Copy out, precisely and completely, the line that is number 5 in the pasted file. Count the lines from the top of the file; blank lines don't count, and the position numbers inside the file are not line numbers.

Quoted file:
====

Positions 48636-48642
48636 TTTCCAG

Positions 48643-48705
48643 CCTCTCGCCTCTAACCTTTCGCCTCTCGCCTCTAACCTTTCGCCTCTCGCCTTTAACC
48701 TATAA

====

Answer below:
48701 TATAA